What is the Theory of Multiple Intelligences?

What is the Theory of Multiple Intelligences_

Unless you’re a teacher, you’ve likely never heard of Howard Gardner and The Theory of Multiples Intelligences. But, this theory is one of the most important theories about intelligence and it has influenced the way educators, psychologists and sociologists view intelligence–especially the intelligence of kids. Read on to find out what exactly the theory is and how it can give you new insight about your child’s strengths and weaknesses!

Howard Gardner developed his Theory of Multiple Intelligences in 1983 when he was a professor of education at Harvard. His theory proposed a new way to view intelligence. Prior to Gardner’s theory, most people believed that intelligence was inherited and that humans could be trained to do anything, as long as the information was presented in an appropriate way. But, Gardner wasn’t so sure that intelligence was that cut and dry. Gardner proposed the idea that all humans have intelligence in multiple areas and these intelligences are somewhat predetermined at birth. In other words,  people have a unique blend of capabilities and skills and it can be exceptionally hard to teach certain people certain things, depending on their intelligences.

So what are these areas of intelligence? Read on for a brief introduction to the 9 Intelligences according to Gardner.


1. Verbal-Linguistic Intelligence

People with strong verbal-linguistic intelligence are good with words–both spoken and written. They remember spoken and written information well, they enjoy reading and writing and they are often good at persuasion and explaining things (they can use language to accomplish their goals).

2. Logical-Mathematical Intelligence

People with strong logical-mathematical skills are analytical and good at reasoning. They easily carry out mathematical operations, they recognize patterns and relationships between numbers, they enjoy thinking about abstract ideas, and they like conducting scientific experiments.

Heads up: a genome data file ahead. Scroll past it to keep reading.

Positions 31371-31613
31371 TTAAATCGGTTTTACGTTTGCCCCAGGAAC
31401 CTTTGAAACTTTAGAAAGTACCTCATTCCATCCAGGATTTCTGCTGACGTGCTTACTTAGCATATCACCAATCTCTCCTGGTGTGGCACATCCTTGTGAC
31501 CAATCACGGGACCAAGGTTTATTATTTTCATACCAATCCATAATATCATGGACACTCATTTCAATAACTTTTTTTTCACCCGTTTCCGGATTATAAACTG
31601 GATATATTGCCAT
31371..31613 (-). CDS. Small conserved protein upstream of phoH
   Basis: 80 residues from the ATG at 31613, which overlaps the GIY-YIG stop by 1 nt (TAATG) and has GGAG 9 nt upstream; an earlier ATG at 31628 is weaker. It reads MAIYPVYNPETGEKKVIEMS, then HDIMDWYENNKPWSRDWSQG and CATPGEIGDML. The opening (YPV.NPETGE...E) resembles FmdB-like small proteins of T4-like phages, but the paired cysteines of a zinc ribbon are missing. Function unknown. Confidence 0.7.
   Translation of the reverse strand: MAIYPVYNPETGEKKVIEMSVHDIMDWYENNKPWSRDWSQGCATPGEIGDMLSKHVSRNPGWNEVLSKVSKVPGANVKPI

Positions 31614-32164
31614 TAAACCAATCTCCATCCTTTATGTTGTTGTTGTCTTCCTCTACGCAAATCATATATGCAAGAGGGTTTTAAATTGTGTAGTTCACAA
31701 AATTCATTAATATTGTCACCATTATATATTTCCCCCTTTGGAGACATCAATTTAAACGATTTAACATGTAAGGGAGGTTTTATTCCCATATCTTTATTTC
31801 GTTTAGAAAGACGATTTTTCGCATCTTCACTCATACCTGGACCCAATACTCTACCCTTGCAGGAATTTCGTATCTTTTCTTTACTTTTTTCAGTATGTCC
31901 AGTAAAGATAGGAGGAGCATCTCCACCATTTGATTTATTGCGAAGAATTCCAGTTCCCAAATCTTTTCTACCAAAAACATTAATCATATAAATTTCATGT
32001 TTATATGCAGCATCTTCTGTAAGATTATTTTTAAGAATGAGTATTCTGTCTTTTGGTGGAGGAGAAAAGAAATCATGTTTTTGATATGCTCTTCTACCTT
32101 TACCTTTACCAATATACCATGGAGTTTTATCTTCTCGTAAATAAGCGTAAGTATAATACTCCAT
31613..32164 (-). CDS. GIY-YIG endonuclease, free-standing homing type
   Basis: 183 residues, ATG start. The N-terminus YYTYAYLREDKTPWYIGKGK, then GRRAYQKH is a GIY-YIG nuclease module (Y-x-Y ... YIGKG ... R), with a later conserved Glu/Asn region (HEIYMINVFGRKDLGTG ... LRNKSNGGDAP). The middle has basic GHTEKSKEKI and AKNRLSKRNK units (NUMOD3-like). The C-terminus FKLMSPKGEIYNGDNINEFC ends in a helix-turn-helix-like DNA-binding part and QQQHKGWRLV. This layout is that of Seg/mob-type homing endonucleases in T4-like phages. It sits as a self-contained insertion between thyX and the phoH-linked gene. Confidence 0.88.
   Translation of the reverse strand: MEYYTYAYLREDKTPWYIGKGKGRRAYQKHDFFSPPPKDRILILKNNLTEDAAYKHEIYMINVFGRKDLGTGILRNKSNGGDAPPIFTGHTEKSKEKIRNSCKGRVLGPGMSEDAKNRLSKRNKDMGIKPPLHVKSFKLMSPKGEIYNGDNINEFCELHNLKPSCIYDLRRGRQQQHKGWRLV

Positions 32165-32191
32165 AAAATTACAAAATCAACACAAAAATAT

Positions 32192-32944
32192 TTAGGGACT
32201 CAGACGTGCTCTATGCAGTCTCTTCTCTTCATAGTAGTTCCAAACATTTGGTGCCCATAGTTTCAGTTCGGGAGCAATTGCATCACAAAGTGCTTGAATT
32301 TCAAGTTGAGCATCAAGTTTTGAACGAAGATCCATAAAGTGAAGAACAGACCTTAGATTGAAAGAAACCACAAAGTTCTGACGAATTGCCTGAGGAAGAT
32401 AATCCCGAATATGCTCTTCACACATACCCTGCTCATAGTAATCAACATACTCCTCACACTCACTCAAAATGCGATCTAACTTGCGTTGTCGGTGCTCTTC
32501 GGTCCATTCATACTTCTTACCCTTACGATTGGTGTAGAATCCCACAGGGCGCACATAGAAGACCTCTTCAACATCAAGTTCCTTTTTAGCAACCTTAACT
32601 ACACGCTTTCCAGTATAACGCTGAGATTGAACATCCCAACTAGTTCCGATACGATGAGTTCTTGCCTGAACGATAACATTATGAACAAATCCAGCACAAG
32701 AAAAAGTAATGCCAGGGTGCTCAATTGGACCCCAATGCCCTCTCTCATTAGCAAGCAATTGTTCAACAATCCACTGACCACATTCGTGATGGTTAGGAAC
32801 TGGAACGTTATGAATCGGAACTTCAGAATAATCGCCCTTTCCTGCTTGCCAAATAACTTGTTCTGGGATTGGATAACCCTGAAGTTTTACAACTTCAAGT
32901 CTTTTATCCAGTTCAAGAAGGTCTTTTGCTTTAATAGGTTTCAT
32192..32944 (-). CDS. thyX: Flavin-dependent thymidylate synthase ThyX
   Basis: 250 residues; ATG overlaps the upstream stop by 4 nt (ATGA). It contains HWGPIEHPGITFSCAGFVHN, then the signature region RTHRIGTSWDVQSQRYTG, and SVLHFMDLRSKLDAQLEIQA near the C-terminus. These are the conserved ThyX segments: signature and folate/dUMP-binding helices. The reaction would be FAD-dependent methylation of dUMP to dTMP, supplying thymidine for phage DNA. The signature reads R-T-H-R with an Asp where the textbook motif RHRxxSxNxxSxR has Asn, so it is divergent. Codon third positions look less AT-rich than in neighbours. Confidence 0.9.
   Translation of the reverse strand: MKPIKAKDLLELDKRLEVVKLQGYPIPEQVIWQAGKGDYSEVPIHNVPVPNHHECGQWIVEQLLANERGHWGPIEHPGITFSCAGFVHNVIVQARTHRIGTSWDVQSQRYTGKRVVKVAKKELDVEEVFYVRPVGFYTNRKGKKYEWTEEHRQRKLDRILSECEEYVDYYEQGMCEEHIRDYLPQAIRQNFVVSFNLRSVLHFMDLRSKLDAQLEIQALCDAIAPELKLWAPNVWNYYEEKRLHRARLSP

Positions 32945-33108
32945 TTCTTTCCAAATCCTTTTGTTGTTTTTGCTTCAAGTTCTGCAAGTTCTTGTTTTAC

3. Spatial-Visual Intelligence

People with strong spatial-visual intelligence are good at visualizing things. They are good at things like puzzles, interpreting graphs, graphics, and charts, and they recognize patterns easily.

4. Bodily-Kinesthetic Intelligence

Individuals with high bodily-kinesthetic intelligence have excellent motor and physical control. They usually have excellent hand-eye coordination and are exceptionally dexterous.

5. Musical Intelligence

People with musical intelligence are skilled in performance, composition and appreciation of music and musical patterns. They enjoy singing and playing instruments, and they easily recognize musical tones, pitches, melodies and rhythms.

6. Interpersonal Intelligence

People with strong interpersonal intelligence understand other people and easily relate to and interact with them. They are good at understanding the emotions, motivations, desires and intentions of those around them. 

7. Intrapersonal Intelligence

Not to be confused with interpersonal skills, people with strong intrapersonal skills know themselves well. They are introspective, they enjoy self-reflection and they understand their own feelings, fears and motivations.

 

The last 2 intelligences were not part of the original theory. Gardner has added them in recent years to encompass more areas of intelligence.

8. Naturalistic Intelligence 

Individuals with naturalistic intelligence are in tune with nature, including plants and animals. They are often interested in exploring the environment and they are highly aware when something in that environment changes. 

9. Existential Intelligence

Individuals with existential intelligence have the capacity to tackle deep questions about human existence, such as the meaning of life.


For the next few days, pay closer attention while your child plays and interacts with you and his or her siblings and peers. Think about Gardner’s list. Which areas of intelligence do you see in your children? What are they naturally good at? What do they struggle with? This will give you good insight into the areas your children have intelligence and what areas they may need to work harder to strengthen.

For more parenting articles, make sure you follow NURTURE and stay tuned for an upcoming post on How to Develop Multiple Intelligences in your Children!

Sources:

http://www.niu.edu/facdev/resources/guide/learning/howard_gardner_theory_multiple_intelligences.pdf

http://infed.org/mobi/howard-gardner-multiple-intelligences-and-education/

Photo Credits: Ashley Sisk, Our Three Peas, The Art of Making a Baby

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Krista

Krista lives in New York with her husband, their 4 year old daughter and 1 year old son. She teaches English at a local college and loves to read, shop, and cook. She enjoys blogging about motherhood at The Quinntessential Mommy. You can contact her via email, twitter or visit her blog.

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